All the delegates and their partners were invited to participate in the Harbour Cruise. The Port of Antwerp is the second largest port in Europe and amongst the top ten in the world. It has been a source of wealth for the city over centuries and nowadays is very productive and profitable. The current port is located north of the city centre and covers about 13,500 hectares. It accommodates large ocean going ships and pleasure cruisers. It has many docks and drawbridges and around the clock activity. Anyone who has seen the port can see why Antwerp has been called a metropolis throughout the centuries. The Harbour Cruise took the delegates through several docks including the Delwaid dock where the large ships are anchored. The excellent weather and friendly environment helped to make this a special occasion.
The conference dinner took place in the University Club which is located in a beautiful XVI Century building. The excellent company, together with an outstanding menu and good wine, added to the enjoyment of the occasion. The delegates were able to experience a series of special dishes, starting with a cold soup consisting of a bed of carrot and paprika with avocado at the centre, followed by salmon accompanied by a variety of vegetables and ending with a unique combination of ice cream and pannacotta. Carlos proposed a toast to the conference and all participants and expressed the gratitude of the organisers for the presence of delegates from so many different countries.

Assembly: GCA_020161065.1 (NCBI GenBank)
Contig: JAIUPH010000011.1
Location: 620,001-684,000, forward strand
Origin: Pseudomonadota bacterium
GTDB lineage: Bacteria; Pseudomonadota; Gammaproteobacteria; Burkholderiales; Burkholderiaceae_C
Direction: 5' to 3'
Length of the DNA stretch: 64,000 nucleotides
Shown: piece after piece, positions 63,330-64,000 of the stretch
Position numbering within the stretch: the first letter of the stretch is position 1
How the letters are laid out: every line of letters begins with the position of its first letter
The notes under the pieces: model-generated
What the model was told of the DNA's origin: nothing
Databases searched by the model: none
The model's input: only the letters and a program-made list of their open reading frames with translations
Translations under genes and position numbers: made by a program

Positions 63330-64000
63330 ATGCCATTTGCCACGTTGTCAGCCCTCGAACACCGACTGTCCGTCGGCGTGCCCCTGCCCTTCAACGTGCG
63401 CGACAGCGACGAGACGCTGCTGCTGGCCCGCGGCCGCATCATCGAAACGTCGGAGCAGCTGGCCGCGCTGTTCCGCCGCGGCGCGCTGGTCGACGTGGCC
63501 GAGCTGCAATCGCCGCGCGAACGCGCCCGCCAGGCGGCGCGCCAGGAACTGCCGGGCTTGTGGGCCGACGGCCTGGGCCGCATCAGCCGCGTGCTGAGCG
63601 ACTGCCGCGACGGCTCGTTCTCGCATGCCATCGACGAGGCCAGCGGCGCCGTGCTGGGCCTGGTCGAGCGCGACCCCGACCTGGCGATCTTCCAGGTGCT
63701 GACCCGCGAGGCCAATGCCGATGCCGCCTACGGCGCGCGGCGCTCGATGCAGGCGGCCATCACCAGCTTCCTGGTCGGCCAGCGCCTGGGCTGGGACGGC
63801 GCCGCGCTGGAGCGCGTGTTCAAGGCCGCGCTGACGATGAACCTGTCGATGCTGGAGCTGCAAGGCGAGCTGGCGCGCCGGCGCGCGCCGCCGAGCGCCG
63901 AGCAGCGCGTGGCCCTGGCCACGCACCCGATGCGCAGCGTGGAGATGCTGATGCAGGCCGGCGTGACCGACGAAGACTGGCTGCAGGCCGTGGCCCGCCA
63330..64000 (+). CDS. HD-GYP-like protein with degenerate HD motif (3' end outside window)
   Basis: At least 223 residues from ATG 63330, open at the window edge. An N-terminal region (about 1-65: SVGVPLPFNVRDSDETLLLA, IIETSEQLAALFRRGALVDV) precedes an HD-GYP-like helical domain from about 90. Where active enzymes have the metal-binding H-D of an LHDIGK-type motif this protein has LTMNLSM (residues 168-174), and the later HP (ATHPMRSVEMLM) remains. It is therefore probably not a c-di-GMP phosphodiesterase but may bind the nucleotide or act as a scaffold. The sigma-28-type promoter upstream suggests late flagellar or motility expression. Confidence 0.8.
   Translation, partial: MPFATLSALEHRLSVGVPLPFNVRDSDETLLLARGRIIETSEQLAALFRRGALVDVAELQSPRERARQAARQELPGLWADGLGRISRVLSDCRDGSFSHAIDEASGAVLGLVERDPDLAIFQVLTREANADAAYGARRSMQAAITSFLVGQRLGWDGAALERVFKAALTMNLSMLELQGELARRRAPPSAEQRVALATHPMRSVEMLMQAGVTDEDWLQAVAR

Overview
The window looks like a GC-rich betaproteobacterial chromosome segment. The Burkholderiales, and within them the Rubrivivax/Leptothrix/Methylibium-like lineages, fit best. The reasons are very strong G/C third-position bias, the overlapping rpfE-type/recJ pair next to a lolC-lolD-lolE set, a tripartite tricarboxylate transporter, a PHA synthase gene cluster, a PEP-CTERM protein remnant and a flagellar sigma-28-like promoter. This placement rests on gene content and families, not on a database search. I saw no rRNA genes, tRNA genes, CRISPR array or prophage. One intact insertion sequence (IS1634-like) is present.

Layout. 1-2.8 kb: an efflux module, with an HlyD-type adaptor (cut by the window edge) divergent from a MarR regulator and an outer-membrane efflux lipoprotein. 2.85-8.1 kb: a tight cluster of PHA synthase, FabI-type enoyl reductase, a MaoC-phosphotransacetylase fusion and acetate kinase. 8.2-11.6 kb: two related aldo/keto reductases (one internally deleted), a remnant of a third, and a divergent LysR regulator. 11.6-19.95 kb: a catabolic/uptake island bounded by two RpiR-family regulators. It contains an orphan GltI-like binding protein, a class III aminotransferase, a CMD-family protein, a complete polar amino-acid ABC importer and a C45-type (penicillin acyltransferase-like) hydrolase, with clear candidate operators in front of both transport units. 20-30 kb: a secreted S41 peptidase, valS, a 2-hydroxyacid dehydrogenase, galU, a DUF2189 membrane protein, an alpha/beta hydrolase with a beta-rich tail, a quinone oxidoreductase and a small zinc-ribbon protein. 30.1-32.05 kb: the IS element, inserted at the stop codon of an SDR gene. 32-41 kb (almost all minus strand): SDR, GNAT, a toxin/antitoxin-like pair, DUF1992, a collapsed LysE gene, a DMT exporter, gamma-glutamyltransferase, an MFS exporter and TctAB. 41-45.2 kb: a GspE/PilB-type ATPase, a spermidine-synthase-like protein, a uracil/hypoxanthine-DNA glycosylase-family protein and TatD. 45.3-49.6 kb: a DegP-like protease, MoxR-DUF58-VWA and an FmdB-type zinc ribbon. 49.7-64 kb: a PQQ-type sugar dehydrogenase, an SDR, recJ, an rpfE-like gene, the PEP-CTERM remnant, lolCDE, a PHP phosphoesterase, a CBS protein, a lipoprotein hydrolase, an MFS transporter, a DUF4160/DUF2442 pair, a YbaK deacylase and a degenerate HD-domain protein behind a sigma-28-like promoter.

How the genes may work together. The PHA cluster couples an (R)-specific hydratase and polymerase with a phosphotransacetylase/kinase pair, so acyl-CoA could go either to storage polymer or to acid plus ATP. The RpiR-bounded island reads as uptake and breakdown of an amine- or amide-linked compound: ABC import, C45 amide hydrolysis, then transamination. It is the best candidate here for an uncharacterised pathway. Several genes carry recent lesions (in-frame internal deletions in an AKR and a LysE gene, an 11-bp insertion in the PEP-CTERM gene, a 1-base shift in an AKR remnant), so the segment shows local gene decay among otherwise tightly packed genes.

At the end of the conference the delegates were invited to take part in a guided walking tour of the city, starting from the central station. Along the way, they encountered many of the things that made Antwerp a unique city; old mansions, large new office buildings, department stores and malls, theatres and cinemas, schools, public transport systems, renown hotels, restaurants and typical cafes.
The route ran chronologically, through the Meir Street with its beautiful 18th century Palaces, the Rubens house and the historical centre. It continued along the Bourlaschounburg, the Trade Fair, the Green City and Glove Market, where the narrow streets are a reminder of a distant past. The walk ended at the first major inland port and the roots of the city, the Suikerrui and the Scheldt rivers.
The success of the conference will ensure its being reconvened in 2013 in a place and at a date to be shortly decided.
Publication of Papers
Papers from the conference will also be hosted online at the WIT eLibrary as Volume 154 of WIT Transactions on Ecology and the Environment (Online ISSN: 1743-3541). For more details visit the WIT eLibrary at http://library.witpress.com